• discuss the evidence behind those new options like fecal transplantation or phage therapy.

Educational need addressed
During this seminar we will list new antimicrobial agents that will have a high impact on therapy and will discuss how the new options might work in the future.

Keywords:  new drugs, development, new targets, phage therapy, fecal transplantation.

 

Antimicrobial prophylaxis in HSCT-patients: guidelines and evidence
Dr Philipp WohlfarthMedical University of Vienna, Austria

Linked to Hospital Pharmacy Statements

  • Section 1: Introductory Statements and Governance (1.6, 1.7)
  • Section 2: Selection, Procurement and Distribution (2.3)
  • Section 4: Clinical Pharmacy Systems (4.1)
  • Section 5: Patient Safety and Quality Assurance (5.2)

Abstract
Patients who will undergo a human-stem-cell-transplantation are at high risk to get an infection. Therefore it is a general strategy to treat the with an antimicrobial prophylaxis regime. Doing that the hope is that patients will not suffer from bacterial, fungal or viral infections. Several guidelines are in place in this field and will be presented by the speaker.

Learning objectives
At the end of this session, participants will be able to:

  • discuss the different prophylactical regimes to prevent infections;
  • discuss other measures to prevent infections in this patient population.

Educational need addressed
Infection in HSCT recipients is associated with high morbidity and mortality. During this seminar we will discuss general strategies to reduce the risk, different antimicrobial prophylactic regimes and other important strategies that should be employed to reduce the risk of infections in HSCT recipients.

Keywords: HSCT, timeline of infections, prophylactic regime, pre-emptive therapy, hygiene measures.

 

Hygiene measures, isolation and therapy
Prof Dr Annette SchuermansUniversity Hospitals Leuven, Belgium

Linked to Hospital Pharmacy Statements

  • Section 1: Introductory Statements and Governance (1.1, 1.4, 1.5)
  • Section 4: Clinical Pharmacy Systems (4.1)
  • Section 5: Patient Safety and Quality Assurance (5.1)

Abstract
Patients frequently develop nosocomial infections that are caused by normal flora colonizing the patient at the time of admission, or by exogenous pathogens that are acquired and subsequently colonize the patient after admission to the hospital. To prevent nosocomial infections, a variety of approaches may be used either to prevent colonization from occurring or to eradicate colonization once it has occurred. These strategies include implementation of infection control measures, suppression of normal flora, eradicating carriage of exogenous pathogens, immunization of high-risk patients, antimicrobial prophylaxis and microbial interference therapy.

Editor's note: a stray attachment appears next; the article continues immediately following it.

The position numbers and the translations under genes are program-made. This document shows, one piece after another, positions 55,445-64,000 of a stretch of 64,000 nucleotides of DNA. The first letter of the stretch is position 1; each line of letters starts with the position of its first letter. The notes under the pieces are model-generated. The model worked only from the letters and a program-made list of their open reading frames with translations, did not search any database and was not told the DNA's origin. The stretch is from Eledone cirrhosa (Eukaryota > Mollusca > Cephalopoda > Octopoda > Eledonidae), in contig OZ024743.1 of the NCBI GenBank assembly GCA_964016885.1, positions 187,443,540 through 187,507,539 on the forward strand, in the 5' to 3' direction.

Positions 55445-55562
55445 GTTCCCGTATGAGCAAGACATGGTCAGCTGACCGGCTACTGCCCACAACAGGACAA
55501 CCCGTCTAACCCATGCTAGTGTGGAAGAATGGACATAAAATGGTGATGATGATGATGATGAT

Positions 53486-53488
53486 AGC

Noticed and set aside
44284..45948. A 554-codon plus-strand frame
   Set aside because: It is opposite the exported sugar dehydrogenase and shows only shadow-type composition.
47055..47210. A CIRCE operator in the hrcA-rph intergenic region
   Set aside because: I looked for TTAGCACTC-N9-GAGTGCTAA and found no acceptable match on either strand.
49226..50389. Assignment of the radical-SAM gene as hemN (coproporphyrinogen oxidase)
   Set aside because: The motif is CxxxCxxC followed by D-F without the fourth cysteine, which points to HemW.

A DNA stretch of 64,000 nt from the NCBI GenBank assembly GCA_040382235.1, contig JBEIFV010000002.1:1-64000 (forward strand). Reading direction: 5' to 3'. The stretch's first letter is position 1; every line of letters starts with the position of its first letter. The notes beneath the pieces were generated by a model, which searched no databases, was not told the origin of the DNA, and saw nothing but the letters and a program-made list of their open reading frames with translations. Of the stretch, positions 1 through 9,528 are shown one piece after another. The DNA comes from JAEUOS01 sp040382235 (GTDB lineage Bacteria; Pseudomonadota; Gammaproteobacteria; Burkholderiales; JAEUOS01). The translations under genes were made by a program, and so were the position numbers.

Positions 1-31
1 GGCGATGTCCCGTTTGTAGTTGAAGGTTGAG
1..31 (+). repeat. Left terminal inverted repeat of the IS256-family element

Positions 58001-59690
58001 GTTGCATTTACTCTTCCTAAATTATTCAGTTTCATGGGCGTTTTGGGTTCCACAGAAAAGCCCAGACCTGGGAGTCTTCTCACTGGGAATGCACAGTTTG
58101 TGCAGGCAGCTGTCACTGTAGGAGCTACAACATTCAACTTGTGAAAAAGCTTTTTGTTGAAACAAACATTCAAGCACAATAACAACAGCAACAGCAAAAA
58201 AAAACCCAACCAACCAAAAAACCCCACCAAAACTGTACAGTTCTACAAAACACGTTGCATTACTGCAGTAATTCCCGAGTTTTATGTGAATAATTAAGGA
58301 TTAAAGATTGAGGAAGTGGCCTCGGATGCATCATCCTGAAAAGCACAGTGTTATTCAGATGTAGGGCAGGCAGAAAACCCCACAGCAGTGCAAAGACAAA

Learning objectives:
At the end of the session participants will be able to:

  • identify risk factors of patients for a colonization by nosocomial pathogens;
  • discuss the right strategy for eradication of colonizing organisms for different patients;
  • define pros and cons of different eradication approaches.

Educational need addressed
During this seminar we will define the risk factors of patients for a colonisation by nosocomial pathogens, present different strategies for prevention of hospital acquired infections and discuss the advantages and disadvantages of these different approaches.

Keywords: nosocomial infections, colonization, eradication, isolation, hygiene.

 

 

Contents and Learning Objectives of the workshops
Prof Dr Isabel Spriet, UZ Leuven, Belgium
Dr Peter DeclercqUniversity Hospitals Leuven, Belgium

Prof William Hope*University of Liverpool, United Kingdom
Tine Van Nieuwenhuyse, UZ Leuven, Belgium 

Interactive parts

  • Antimicrobial dosing: one size fits all? Clinical case discussion
  • Back-office clinical pharmacy services: a contribution to antimicrobial stewardship
  • Antifungal case discussion

Linked to Hospital Pharmacy Statements

  • Section 1: Introductory Statements and Governance (1.6, 1.7)
  • Section 2: Selection, Procurement and Distribution (2.3)
  • Section 4: Clinical pharmacy Services (4.1)
  • Section 5: Patient Safety and Quality Assurance (5.2)

Abstract
During the three interactive workshops participants will be involved in decision making around antibiotic and antifungal therapy.

In the first workshop current challenges in antimicrobial dosing will be discussed.  Participants will learn which patient-, pathogen- and product-related characteristics should be taken into account in antimicrobial dose selection.   Requirements for and pros vs. cons of TDM and prolonged/continuous infusion will be discussed.

In the second workshop the integration of clinical rules promoting antimicrobial stewardship in electronic prescribing and the patient’s medical record will be discussed by a step-by-step approach. Participants will be asked to give their opinion (by voting) on several methodological and pharmacotherapeutic issues.

In the third workshop, current challenges in antifungal pharmacotherapy will be discussed by presenting several real-life clinical cases.  Difficulties in dose selection due to e.g. drug-drug interactions, potential side effects and the role of antifungal TDM will be assessed.

Learning objectives:
At the end of this sessions, participants will be able to:

  • understand the key-elements that should be taken into account when deciding about antibiotic dosing;
  • explore the different ways in which antimicrobial stewardship might be organized by backoffice clinical pharmacy services;
  • discuss the difference between local and global guidelines;
  • encourage discussion among workshop participants on choosing appropriate antibiotic dosing;
  • gain different perspectives on managing cases that they may encounter in practice;
  • discuss challenging cases in antifungal management.

Educational need addressed
During the three workshops we will show via different case studies how to optimize anti-infective dosing in different clinical situations and how integration of clinical decision support system can improve antimicrobial prescribing in inpatient hospital setting.

Keywords: optimization of dosing, PK/PD characteristic, therapeutic drug monitoring, clinical decision support system, guidelines.


Last update: 3 July 2019